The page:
Friday, February 29, 2008

Steve's Phone

Back in Apple's Good Old Days (and I'd always said that the corporate motto should be "Not what it used to be since 1990"), Mac OS was a pretty open development environment. Apple put a lot of work into MPW and decent tools, and--even with abortive efforts like MacApp, now resurrected in zombie-like spirit as Android--there were lots of possibilities for developers. You could pretty much write what you liked, distribute it as you could, and--largely--do what you wanted.

Those days came to an end a good while ago, and they're apparently receding further if the report from iLounge on the imminent "iPhone SDK road map" is accurate. For my part, it seems not only believable, but in character, to me.

First, the only mechanism available for the distribution of applications is going to be the iTunes music store, and the only mechanism for installation of applications is going to be the iTunes desktop. (Is this sounding at all familiar...?)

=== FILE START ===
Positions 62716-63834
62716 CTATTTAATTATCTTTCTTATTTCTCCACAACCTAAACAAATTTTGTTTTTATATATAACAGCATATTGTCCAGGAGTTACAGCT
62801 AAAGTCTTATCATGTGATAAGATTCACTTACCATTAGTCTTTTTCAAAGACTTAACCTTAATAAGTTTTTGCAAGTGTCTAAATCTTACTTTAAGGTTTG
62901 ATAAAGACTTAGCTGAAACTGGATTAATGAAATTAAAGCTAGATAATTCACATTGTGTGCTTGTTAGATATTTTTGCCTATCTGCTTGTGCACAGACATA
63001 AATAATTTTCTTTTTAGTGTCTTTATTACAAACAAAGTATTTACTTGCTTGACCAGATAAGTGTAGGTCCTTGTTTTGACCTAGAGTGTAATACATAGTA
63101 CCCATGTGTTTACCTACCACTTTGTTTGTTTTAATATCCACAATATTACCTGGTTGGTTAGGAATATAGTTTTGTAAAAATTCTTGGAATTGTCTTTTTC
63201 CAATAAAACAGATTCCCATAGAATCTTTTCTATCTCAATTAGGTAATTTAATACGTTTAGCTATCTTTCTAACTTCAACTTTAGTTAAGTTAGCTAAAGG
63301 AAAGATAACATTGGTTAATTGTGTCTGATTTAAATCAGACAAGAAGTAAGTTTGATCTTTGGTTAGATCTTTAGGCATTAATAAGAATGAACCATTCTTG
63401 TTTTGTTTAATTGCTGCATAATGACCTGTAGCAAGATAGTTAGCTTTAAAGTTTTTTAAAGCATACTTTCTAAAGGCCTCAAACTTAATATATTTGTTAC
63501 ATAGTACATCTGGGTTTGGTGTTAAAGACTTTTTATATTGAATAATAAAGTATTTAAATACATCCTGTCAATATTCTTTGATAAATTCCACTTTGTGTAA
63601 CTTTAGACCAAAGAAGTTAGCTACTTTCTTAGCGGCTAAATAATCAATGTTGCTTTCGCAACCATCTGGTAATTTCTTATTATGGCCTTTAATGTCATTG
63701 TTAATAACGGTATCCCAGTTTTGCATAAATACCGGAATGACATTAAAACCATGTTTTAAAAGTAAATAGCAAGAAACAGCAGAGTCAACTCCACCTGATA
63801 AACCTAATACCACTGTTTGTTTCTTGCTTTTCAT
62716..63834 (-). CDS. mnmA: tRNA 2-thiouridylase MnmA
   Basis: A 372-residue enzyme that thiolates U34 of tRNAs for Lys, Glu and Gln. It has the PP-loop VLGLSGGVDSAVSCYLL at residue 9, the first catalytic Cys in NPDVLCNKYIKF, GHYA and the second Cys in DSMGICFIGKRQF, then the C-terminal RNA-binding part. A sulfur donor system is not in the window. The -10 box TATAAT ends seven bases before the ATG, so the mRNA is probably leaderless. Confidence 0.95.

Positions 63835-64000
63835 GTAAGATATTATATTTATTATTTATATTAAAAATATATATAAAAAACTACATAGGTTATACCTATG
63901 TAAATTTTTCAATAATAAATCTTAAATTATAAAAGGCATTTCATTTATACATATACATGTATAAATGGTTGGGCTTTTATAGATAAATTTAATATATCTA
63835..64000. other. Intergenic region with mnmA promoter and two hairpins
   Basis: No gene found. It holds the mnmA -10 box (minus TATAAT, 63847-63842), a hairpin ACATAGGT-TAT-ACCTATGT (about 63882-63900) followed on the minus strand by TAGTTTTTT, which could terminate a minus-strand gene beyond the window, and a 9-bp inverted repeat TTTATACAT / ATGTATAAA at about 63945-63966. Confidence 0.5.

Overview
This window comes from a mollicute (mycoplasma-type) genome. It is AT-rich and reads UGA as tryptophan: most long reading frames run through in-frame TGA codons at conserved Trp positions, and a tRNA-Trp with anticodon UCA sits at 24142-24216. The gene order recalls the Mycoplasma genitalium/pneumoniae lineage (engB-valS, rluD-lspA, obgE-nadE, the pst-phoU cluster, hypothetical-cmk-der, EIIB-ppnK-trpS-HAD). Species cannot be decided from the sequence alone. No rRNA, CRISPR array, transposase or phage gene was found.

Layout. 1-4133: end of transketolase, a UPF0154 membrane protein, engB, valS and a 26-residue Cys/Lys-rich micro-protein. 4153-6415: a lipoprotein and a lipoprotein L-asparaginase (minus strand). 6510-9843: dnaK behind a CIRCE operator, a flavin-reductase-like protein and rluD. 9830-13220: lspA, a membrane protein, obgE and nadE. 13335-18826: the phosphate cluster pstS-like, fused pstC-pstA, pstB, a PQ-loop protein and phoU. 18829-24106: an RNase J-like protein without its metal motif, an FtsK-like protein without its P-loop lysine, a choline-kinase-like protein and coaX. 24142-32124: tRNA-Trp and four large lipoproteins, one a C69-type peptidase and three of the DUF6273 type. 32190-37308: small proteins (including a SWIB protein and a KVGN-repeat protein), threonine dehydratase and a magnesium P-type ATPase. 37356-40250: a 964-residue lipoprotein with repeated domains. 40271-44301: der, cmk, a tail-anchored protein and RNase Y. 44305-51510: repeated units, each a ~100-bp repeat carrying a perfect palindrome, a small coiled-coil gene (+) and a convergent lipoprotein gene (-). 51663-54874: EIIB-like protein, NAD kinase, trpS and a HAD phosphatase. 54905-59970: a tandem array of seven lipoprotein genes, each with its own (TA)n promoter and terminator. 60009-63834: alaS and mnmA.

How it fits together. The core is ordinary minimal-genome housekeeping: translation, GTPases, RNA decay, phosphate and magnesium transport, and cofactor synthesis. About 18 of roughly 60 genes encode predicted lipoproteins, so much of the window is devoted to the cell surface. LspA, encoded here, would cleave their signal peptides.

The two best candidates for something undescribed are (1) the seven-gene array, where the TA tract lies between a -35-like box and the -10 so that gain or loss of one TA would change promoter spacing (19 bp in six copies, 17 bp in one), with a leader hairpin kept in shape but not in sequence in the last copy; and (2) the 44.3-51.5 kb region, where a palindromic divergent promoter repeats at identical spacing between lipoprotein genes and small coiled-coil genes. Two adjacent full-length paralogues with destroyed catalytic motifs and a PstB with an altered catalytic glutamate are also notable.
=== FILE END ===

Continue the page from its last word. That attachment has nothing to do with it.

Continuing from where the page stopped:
Second, Apple is going to be guarding the Pearly Gates. You'll have to submit your application to Apple for its "Officially Steve-worthy" seal of approval in order to get it onto the iTunes store. Anyone who's ever tried to get their podcast into the iTunes directory can see the flaws in this notion.

Third, no access to "accessories", which if I understand it, means pretty much no actual access to the hardware. This makes an awful lot of interesting applications pretty much impossible.

Clearly, Apple is strongly motivated to tightly control what people can get on their iPhone, to the point of (in effect) voiding your warranty for installing "unapproved" stuff on the device. The main reason for that would likely be the apparent total lack of anything like a security model on the iPhone. Pretty much everything has, so far, run as root (!), so any sort of mayhem is potentially possible. It's kind of amazing that some level of meaningful security (other than gluing the case shut) wouldn't have been designed in from the beginning on this sort of device.

This will unquestionably hamper development for the iPhone. Good news for the partisans of more open systems, bad news for the early-adopting line-standers. Good news for developers, ultimately, I think they'll be looking around for greener pastures for their efforts. Happily, greener pastures should be coming onto the market shortly.

As for you iPhone owners, it shouldn't come as a surprise. Did you think that was your phone? Not at all: it's Steve's phone, he just lets you use it. And pay for the privilege.

Steve is good. Steve is wise. Drink your Kool-Aid.